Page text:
Vitamin D has been in the news lately as studies are showing that most people are not getting enough of what is commonly called the “sunshine” vitamin. Vitamin D helps the body absorb calcium, which is important for strong bones and teeth. However, vitamin D also acts to remove calcium from bones if you are not taking in sufficient amounts of calcium. It is important to understand how vitamin D impacts health and what are the recommended amounts to take.
Vitamin D and Calcium Absorption
According to Boston School of Medicine professor and vitamin D expert Dr. Michael F. Holick, in an article by Cynthia K. Buccini called “Sunny Dispositions,” the ultimate role of vitamin D is to normalize blood levels of calcium for other bodily functions, and using calcium for the bones is lowest on the body’s list of priorities.
When levels of calcium and phosphorous are insufficient, the bones lose out in favour of the heart and other functions. When there are sufficient calcium and phosphorous levels, the body then needs enough vitamin D to absorb it. Holick is quoted as saying that with insufficient amounts of vitamin D present, only 10 to 15% of the calcium will be absorbed. With sufficient amounts of vitamin D, the absorption rate is about 30 to 40% (Buccini).
Benefits of Vitamin D
Vitamin D is actually a hormone. The body requires it for healthy bones and teeth, muscle strength, and heartbeat regulation. It aids in the prevention of breast cancer, colon cancer, osteoarthritis, osteoporosis, and hypocalcemia. It boosts the immune system and helps the thyroid to function correctly. It also helps blood to clot normally. (Balch, 24)
In a forward to the book The Vitamin D Solution, by Dr. Michael F. Holick, Dr. Andrew Weil presents many more benefits of vitamin D, such as the treatment of obesity, arthritis, high blood pressure, back pain, muscle cramps, fibromyalgia, and a variety of cancers in addition to the aforementioned breast and colon cancers (Holick, xiii).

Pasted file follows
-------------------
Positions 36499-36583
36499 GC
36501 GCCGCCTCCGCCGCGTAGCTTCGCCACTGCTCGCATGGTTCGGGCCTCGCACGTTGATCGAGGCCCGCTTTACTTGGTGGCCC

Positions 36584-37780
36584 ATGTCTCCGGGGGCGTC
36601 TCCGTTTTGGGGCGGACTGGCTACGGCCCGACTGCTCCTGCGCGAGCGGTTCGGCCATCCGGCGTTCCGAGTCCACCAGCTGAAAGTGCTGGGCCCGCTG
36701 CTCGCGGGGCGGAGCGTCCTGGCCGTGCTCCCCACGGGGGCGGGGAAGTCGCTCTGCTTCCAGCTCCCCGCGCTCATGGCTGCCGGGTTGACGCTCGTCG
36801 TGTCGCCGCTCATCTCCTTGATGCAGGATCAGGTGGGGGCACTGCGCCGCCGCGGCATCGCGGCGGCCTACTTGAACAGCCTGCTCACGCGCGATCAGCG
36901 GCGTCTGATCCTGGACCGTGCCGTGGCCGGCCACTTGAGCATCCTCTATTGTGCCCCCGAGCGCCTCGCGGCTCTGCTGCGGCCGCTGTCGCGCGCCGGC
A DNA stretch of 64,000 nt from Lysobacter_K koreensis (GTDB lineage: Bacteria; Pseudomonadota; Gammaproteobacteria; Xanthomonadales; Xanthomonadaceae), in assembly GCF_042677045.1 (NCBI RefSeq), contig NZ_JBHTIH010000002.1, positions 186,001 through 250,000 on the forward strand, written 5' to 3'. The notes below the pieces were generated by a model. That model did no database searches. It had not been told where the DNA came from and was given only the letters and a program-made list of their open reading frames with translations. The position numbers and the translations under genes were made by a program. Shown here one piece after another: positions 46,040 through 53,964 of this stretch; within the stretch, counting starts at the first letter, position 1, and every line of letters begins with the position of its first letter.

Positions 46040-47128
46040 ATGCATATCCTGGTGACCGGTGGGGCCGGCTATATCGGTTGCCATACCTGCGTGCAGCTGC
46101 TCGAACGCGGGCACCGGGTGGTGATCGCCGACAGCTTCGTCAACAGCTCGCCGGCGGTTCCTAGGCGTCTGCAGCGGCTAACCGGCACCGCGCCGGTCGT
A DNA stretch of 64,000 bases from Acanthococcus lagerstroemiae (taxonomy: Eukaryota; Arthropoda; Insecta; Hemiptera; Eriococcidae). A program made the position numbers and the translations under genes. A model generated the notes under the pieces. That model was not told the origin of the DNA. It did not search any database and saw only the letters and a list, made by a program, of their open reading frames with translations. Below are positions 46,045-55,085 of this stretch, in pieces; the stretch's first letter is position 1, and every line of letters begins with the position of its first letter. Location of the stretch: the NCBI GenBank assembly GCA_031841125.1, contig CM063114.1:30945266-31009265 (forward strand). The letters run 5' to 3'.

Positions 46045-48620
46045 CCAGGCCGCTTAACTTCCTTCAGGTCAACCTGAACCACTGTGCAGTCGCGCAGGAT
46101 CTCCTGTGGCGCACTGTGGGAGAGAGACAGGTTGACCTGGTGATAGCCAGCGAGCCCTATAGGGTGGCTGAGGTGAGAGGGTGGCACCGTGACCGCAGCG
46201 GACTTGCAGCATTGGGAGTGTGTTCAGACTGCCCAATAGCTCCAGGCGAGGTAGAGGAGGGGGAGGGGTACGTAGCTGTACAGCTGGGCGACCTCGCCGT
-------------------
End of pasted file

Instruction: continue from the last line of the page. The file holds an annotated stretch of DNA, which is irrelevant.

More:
Possible Results of Vitamin D Deficiency
Low levels of vitamin D are associated with the following conditions/symptoms:
- rickets in children
- osteomalacia in adults
- loss of appetite
- burning in the mouth and throat
- weight loss
- viral infections
- increased risk of developing both types of diabetes
Recommended Amounts of Vitamin D
Based on the variety of issues that vitamin D appears to relieve, getting a sufficient amount of it should be a priority for everyone. Too little is obviously undesirable, but since vitamin D is fat soluble, it is possible to get too much of a good thing. So, how much, then, is enough and how much is too much?
Osteoporosis Canada’s posted guidelines recommend between 400 to 1,000 IU daily for people under the age of 50 who neither have osteoporosis nor a condition that interferes with vitamin D absorption. For those over 50 years of age, they recommend 300 to 2,000 IU per day. As the maximum, Osteoporosis Canada recommends no more than 2000 IU without medical supervision (Osteoporosis Canada).
However, according to Dr. Michael F. Holick, it is possible to take up to 10,000 IU without suffering adverse effects (Buccini). But, keep in mind that vitamin D and calcium work together and that a surplus of vitamin D without sufficient calcium intake can create an imbalance that may decrease bone mass.
Sources of Vitamin D
Vitamin D3, or cholecalciferol, is the natural form of the vitamin and is created in the skin when the skin is exposed to sunshine. In supplements, D3 is derived from lanolin, an animal source, so vegans take note. Vitamin D2, or ergocalciferol, can be obtained from food. Vitamin D5 is a synthetic form of the vitamin.
Getting vitamin D from the sun has become controversial, as the sun is associated with premature ageing and skin cancer. However, now there are proponents in the scientific community for getting vitamin D from sun exposure, but they still recommend exercising caution. Food sources of vitamin D include fish liver oils, dairy products, dandelion greens, eggs, shiitake and chanterelle mushrooms, sardines, sweet potatoes and some herbs such as alfalfa and parsley.
“15 Health Benefits of Vitamin D, According to Science (+ 15 Best Vitamin D Foods),” Jenn Reviews (Accessed January 21, 2018).
Balch, Phyllis A., CNC. Prescription for Nutritional Healing: A Practical A-to-Z Reference to Drug-free Remedies Using Vitamins, Minerals, Herbs & Food Supplements, Fourth Edition, New York: Avery, 2006.
Buccini, Cynthia K., “Sunny Dispositions“, Boston University (Accessed July 28, 2010).
Gignac, Tamara, “Daily dose of vitamin D should be doubled, says study,” Calgary Herald (Accessed July 28, 2010).
Holick, Michael F., Ph.D., M.D., The Vitamin D Solution: A 3-Step Strategy to Cure Our Most Common Health Problem, London: Penguin Books, 2010.
“Vitamin D: A Key Factor in Good Calcium Absorption,” Osteoporosis Canada (Accessed July 28, 2010).
Image: Courtesy of Bob Tobin
Disclaimer: The information on this website is not intended to substitute advice from your physician or health-care professional. Before beginning any health or diet program, consult your physician.